I really don't see any way to have multiple clustered indices without storing multiple copies of the data, as it's not clustered unless it's physically stored in that order.
In DB2, the data is stored once, and physically clustered in multiple dimensions. All it needs is a bit of lateral thinking. Consider the following...
You have a collection of objects you want to cluster by shape, by size, and by colour.
Store all the small round red things in one database extent "a".
Store all the small square blue things in extent "b".
Store all the large triangular blue things in extent "c".
Create a new type of index that only knows about extents. Call it a Multiple Dimension Clustering type of index.
Define an index for size. This has 3 entries: large, "c"; small, "a"; small, "b".
Define an index for shape. This has 3 entries: round,"a"; square,"b"; triangular,"c"
Define an index for colour. This has 3 entries: blue, "b"; blue, "c"; red,"a"
You want all the blue things, the database gets you extents "b" and "c".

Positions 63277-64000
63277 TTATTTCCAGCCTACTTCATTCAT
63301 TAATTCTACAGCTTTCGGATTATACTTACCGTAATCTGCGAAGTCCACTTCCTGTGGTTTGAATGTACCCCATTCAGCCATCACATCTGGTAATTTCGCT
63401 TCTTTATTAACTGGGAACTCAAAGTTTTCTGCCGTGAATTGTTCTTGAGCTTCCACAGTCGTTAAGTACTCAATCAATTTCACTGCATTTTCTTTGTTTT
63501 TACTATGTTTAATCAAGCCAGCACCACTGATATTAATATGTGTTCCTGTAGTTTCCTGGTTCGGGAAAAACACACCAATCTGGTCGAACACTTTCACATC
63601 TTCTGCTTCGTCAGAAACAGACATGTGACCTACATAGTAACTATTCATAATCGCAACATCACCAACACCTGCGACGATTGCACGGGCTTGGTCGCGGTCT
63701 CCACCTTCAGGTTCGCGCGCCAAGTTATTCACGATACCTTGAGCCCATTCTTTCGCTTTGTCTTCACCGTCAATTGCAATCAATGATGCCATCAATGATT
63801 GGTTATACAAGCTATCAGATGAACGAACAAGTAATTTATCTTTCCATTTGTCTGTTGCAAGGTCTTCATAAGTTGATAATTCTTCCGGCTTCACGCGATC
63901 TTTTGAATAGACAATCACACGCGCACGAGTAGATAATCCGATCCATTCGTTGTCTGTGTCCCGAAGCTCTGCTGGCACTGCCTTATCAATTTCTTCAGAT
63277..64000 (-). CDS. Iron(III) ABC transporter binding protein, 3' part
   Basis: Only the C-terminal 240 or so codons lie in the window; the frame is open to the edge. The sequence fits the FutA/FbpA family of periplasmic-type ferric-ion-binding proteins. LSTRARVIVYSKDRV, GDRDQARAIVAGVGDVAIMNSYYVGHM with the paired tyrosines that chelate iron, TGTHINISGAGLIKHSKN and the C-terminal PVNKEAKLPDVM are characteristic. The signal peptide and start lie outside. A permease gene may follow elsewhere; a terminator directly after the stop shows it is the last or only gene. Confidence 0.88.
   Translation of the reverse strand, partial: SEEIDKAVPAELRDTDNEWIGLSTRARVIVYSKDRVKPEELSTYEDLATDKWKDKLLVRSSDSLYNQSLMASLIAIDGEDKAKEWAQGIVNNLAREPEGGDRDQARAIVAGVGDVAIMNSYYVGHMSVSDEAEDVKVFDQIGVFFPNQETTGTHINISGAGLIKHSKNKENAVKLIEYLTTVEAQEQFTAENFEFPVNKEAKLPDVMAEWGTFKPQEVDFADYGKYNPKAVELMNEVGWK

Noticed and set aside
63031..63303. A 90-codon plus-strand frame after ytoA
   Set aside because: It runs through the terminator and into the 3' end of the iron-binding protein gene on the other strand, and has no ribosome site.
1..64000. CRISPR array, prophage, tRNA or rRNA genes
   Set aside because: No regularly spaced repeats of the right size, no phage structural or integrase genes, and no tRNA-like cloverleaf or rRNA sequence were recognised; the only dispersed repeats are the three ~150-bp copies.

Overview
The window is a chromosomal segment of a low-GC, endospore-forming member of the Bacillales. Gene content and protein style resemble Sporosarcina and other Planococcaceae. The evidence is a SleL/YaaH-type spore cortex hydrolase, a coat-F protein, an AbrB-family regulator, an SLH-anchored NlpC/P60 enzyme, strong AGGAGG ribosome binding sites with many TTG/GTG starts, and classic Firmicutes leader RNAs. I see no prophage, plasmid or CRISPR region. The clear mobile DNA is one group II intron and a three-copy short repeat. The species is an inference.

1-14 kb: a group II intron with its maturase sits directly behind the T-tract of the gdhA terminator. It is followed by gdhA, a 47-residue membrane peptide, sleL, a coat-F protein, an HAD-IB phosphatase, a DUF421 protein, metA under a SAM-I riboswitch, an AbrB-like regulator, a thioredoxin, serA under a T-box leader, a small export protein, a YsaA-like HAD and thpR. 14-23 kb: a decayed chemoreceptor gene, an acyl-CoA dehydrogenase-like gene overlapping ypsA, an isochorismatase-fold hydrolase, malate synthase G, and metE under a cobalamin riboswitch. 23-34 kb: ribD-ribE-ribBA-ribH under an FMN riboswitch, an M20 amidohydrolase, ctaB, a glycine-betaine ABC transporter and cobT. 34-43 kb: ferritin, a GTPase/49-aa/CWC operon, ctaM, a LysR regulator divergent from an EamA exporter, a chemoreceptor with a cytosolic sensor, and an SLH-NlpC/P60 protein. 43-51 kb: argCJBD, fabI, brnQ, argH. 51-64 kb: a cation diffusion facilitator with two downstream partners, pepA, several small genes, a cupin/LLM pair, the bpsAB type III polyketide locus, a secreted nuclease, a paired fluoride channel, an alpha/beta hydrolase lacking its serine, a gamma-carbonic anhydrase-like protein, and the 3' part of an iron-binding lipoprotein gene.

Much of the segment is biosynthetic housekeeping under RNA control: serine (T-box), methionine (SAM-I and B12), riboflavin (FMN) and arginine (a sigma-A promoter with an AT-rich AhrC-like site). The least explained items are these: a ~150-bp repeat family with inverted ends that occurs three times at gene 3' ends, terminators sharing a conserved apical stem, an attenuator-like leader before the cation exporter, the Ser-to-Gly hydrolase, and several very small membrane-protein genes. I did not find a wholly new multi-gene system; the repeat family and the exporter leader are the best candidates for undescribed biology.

You want all the small things, the database gets you extents "a" and "b"
You want the blue square things, the database gets you extent "b"
In each extent that is returned, ALL the rows match your WHERE clause.
So storing a data item once only and physically clustering it in multiple dimensions can be done. You just dedicate a whole extent to store the intersection of all your clustering indexes.
In DB2, you can set the extent size for each filegroup (called tablespace in DB2) so you can tune this value to minimise unused space in the extent. The DB2 MDC index pointers are the same size as normal RID pointers, but only the extent level information is populated, allowing normal and MDC indexes to be used in the same query with standard index AND and OR logic. This is a cool feature in DB2 but with weaknesses as well as strengths. It would be nice if SQL Server also had this technology - I am sure IBM would licence another one of its database patents to Microsoft for a suitable fee.
Original author: SQL Server FineBuild 1-click install and best practice configuration of SQL Server 2017 2016, 2014, 2012, 2008 R2, 2008 and 2005. 1 Dec 2016
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